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Franchising Success
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Overview Transcript Case Study Video
There are great urban opportunities
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Key Ideas of this episode
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1. Small Business School Make The Old New
2. Put Systems In Place
3. Create A New Breed Of Owners
4. Seek Out Mentors
5. Buy An Unexploited Idea
6. Stop Doing And Start Leading
7. Look For Neglected Customers
8. Tap Into Experts
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Key Idea #1: Make The Old New Gary said the sign industry will do 5.5 billion in sales annually. The temporary sign business is a niche that big companies weren't interested in. The old fashioned, hand-done methods were too expensive for people who just want to stick a sign in their yard announcing, "The Last Garage Sale."

Topic for discussion: What was new when Gary launched FastSigns?

Answer: The application of technology to create small sign orders. Gary noticed that franchises like Sir Speedy were enjoying strong sales and profits so he took their idea and applied it to sign making. Gary started on the path of what is now called digital workflow when he bought the technique he uses today to make signs.

Topic for discussion: What does this really mean and can any business do this?

Answer: Digital workflow means all information is inside a computer in some format somewhere. And, all of the computers talk to each other in some way. There is no paper needed to take an order, make and ship the order or collect for the order. Any business can do this but each of us has to weigh the cost/benefit and we have to understand where our customers are in their efforts to go digital. Many small businesses are not digital because their customers aren't yet and the wise position is to be only slightly ahead of customers. As we send this episode to television this week, we can report that most customers work online with FASTSIGNS. FASTSIGNS has nearly eliminated paper by providing what they call, "proof by email." Before this step was put into email, customers would either come in person to proof a sign or they would receive a fax from FASTSIGNS.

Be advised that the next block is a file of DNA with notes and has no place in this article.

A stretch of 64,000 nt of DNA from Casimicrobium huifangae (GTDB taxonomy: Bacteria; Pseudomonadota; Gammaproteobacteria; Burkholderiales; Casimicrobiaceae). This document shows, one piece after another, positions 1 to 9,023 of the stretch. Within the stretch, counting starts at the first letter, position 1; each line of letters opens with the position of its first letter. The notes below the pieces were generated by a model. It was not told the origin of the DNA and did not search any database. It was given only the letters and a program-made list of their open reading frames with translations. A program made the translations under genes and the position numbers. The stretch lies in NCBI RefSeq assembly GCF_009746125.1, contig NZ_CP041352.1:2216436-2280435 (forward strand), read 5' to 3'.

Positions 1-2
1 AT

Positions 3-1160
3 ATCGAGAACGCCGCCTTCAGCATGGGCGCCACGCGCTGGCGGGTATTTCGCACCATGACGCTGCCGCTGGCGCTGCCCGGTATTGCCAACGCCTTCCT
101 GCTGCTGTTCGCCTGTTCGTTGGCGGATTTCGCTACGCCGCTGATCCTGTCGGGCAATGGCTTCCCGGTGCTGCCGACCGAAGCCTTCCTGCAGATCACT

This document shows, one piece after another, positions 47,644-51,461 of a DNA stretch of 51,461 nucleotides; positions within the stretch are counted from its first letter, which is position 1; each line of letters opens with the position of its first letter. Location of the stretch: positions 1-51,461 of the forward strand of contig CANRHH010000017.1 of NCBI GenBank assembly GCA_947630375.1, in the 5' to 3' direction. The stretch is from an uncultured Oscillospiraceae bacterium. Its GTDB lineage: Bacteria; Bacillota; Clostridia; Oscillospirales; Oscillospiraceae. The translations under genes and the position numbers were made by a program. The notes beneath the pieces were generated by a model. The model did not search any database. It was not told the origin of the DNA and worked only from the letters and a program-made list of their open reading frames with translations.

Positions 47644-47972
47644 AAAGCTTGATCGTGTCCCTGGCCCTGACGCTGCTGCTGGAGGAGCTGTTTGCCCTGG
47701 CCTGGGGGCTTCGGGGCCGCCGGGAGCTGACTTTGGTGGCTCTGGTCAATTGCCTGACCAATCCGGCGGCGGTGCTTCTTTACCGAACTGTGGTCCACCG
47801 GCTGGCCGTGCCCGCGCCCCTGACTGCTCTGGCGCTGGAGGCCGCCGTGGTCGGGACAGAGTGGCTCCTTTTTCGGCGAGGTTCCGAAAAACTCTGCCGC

Topic for discussion: How did Gary know he would be able to cash in on his investment?

Answer: He didn't so he tested the idea in one location first. Like we all must do, he took a calculated risk. He decided if his one location generated $15,000 per month in sales within the first year, he would go forward with the idea. Gary's commitment to digital workflow is key to the success of each store and gives him an enormous advantage over tiny shops. Computering is cheaper than ever but it can still be costly. By providing the turn-key technology to franchisees, they have less to worry about and more time to make sales.

You think about it: What action can you take to anticipate the marketplace? Describe how you found your newest product/service. How are you going to find your next product/service? What would it take for you to go digital? Who in your organization would be the best person to be in charge of the effort? How will you discover how digital your customers are or want to be? Which of Deming's rules do you most need to embrace to see more improvement in your organization? Can you re-write each of these points in your own words so that you can fully own the ideas?

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Key Idea #2: Put Systems In Place Systems are what any franchise offers a franchisee. However, even if you don't want to franchise, you still need systems if you plan to hire even one employee.

Topic for Discussion: What keeps business owners from installing systems?

Answer: First of all, this is not exciting work. It is grunt work. Second, there are many small businesses that exist because there are no systems. For example, a cabinet builder who advertises that his work is all custom and that each project is unique may not think he can put systems in place. If there are no repeatable steps then systems can't be installed. And third, we prefer to fly by the seat of our pants because it seems to be more fun. We might think that no system could replace the force of our fabulous personality. Therefore, we suggest that if you are leading your business with your personality, it may be time to put tiny steps in place and manage the accomplishment of those tiny steps. This is the only way for you to grow.

Topic for Discussion: Where does one even begin?